However, yes, our pharm has changed the protocol to 6.25 IV and if you want higher doses, you gotta:
    1. give different route
    2. or get doc to write order that specifically says "I do intend to give this dose despite the policy"

    And of course, dilute and before they changed the policy on the dose, they had a policy change that said to give phenergan over 10 minutes. Which I've only ever done on one patient. She had an MI several days prior to hospitalization, and couldn't have interventions d/t severe emesis and gastric erosion. I mean the lady vomited so much I had to put vaseline on her mouth and chin every few hours to prevent skin breakdown. Oh, also a history of CVA with right sided paralysis. She was pitiful; no blood thinners per doc, no betablockers per blood pressure, and npo, with no TPN running. Her doc got tired of hearing from me!

    Poor lady had... you guessed it... phenergan IV every few hours. And IVF of NS with 40meq KCL, not 20, in every bag. I went so slow with her phenergan that she managed to vomit while I was giving it. Potassium is nasty on the veins as well. The first shift, we blew out two IV's and had to put in two more. (the nice nurse who helped me with her sticks went ahead and put two in, bless her) When I got back the second night, she had two newer ones! OK. Six sticks in 24 hours is just nuts. So. I put up a gravity bag of NS and got OCD about her darn veins. First I called the doc and told him (yes, told) that the IVF was too fast unless he wanted a central line d/t the amount of potassium in it. Good, got that slowed a bit. Of course then he ordered IV prevacid, which is also not good on the veins. Argh. I hung NS to gravity and used the bag instead of the K-laden IVF whenever I had to give anything else in her IV, and would let it go (slowly) for about 1/2 hour or so each time. I know, it ran a risk of screwing up her K level but mygosh. Anyhow, that worked pretty well. She kept her couple IV sites for at least two days doing that, and for once I got compliments from dayshift.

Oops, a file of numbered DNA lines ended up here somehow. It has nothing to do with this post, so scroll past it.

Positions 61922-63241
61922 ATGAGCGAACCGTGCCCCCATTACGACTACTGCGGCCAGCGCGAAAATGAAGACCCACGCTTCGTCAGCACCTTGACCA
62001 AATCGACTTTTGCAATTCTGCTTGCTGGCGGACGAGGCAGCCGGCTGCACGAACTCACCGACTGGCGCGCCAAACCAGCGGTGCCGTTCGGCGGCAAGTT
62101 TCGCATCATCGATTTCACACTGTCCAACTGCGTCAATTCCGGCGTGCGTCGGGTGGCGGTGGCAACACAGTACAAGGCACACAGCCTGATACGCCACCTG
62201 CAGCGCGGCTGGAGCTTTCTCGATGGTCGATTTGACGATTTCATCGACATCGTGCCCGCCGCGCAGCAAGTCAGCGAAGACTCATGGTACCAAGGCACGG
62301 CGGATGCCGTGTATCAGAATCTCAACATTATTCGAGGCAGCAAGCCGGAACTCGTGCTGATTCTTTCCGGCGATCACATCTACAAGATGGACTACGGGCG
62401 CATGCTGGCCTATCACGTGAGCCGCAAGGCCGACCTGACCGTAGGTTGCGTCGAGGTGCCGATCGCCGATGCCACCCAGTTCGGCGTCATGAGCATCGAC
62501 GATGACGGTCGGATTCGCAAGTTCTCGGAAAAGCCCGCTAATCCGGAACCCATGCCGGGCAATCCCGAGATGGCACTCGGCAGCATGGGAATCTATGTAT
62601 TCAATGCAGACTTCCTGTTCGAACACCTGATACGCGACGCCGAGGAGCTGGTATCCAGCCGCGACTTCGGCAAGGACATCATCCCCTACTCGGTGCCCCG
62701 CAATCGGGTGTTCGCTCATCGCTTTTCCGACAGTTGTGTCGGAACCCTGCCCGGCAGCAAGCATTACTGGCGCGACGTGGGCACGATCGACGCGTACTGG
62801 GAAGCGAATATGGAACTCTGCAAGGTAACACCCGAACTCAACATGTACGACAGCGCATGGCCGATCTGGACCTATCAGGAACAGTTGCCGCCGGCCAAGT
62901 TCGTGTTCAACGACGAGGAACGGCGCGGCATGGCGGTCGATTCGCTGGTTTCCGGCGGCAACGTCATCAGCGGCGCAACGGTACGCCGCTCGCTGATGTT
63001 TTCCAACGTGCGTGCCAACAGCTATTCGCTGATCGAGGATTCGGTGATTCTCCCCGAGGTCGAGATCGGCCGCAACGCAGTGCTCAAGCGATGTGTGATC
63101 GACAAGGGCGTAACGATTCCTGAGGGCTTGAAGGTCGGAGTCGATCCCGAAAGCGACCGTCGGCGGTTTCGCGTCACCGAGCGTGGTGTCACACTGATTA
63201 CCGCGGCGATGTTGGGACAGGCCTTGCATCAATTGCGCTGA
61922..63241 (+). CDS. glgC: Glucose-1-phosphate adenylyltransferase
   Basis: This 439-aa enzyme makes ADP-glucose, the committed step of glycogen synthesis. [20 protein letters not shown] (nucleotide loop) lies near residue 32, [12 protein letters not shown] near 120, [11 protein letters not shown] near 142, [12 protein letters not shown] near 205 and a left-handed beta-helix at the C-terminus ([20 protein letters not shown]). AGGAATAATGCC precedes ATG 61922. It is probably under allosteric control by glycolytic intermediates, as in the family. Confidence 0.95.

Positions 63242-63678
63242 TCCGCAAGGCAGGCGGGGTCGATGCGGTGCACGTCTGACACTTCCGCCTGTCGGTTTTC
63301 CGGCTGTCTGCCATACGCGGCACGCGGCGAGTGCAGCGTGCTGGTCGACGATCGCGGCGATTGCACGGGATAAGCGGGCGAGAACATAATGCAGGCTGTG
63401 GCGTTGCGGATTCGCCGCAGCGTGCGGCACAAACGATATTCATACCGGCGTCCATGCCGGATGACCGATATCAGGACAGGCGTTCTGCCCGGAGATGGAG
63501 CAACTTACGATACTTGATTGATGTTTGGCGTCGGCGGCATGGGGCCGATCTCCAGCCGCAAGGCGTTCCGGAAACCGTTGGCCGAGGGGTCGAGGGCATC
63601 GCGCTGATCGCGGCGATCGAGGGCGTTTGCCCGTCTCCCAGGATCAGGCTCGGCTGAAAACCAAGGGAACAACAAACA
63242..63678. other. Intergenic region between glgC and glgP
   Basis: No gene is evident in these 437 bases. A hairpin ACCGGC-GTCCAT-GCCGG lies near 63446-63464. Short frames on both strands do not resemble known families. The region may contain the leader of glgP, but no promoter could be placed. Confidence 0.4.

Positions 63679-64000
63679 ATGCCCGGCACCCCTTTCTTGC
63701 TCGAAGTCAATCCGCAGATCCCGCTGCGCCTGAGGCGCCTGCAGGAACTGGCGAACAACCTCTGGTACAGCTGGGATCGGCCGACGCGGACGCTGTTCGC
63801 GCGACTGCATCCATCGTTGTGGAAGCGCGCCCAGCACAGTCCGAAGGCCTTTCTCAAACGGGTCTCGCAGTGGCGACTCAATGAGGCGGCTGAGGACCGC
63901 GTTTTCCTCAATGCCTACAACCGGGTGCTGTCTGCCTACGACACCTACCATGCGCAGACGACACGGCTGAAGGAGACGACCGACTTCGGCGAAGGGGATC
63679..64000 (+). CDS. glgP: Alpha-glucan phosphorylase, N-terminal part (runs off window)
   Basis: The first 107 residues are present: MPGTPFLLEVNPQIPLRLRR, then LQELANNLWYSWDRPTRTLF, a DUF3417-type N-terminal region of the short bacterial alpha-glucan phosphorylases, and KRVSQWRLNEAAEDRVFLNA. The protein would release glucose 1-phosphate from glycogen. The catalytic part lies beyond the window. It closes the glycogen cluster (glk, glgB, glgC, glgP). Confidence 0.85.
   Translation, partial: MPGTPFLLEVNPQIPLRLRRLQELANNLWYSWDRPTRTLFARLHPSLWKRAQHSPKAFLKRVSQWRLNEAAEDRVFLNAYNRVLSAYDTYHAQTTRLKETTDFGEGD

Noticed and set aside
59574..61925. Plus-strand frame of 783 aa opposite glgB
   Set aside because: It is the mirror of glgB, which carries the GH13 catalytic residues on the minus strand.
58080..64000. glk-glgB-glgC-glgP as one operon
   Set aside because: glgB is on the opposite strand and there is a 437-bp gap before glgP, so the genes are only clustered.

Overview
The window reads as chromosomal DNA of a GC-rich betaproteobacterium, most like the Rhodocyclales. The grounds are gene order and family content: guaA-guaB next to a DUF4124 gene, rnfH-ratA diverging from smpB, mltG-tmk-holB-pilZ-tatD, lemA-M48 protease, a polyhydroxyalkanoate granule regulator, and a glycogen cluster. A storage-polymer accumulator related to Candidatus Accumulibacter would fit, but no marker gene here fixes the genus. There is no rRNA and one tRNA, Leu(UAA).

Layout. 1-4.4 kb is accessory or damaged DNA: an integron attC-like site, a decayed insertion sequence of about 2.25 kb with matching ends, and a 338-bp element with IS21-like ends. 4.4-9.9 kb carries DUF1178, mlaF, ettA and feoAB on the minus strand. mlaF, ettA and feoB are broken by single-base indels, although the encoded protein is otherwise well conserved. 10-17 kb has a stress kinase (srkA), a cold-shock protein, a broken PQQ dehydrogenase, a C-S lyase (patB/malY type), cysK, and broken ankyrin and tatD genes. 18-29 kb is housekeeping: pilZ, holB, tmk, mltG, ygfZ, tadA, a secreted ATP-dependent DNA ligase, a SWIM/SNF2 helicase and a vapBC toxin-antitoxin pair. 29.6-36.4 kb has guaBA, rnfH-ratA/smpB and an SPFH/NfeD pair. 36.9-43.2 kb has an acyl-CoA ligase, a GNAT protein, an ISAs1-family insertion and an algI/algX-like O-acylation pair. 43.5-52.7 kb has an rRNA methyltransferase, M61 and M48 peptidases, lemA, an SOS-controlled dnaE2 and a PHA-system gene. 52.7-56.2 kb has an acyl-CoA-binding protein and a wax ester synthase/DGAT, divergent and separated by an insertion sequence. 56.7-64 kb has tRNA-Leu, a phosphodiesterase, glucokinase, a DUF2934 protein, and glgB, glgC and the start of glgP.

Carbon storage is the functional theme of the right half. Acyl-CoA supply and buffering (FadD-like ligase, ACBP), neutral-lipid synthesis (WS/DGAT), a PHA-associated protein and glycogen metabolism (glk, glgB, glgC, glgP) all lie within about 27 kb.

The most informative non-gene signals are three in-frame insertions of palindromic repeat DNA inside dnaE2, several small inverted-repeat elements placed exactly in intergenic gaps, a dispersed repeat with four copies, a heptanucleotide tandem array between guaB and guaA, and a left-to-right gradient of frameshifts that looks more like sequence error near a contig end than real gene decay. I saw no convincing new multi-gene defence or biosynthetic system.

I could certainly see, after that experience, how much better it was for the phenergan to go in a running IV even when diluted. Just as long as the running IV isn't full of K! Our NM told us informally (of course) that we were to just use our nursing judgement and didn't have to give phenergan quite that slowly... makes me chuckle.
  6. by   NurseDiva76
    We haven't changed our policy, exactly, but there the pharmacy printed up little fliers and posted them all over the place to remind us to dilute the 1ml of Phenergan with at least 10cc NS and administer slooooowly.